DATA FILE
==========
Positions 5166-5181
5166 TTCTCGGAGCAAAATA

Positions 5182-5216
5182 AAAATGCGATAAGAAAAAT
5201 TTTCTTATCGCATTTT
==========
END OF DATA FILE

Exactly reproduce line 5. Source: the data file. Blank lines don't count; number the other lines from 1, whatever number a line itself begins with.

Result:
5201 TTTCTTATCGCATTTT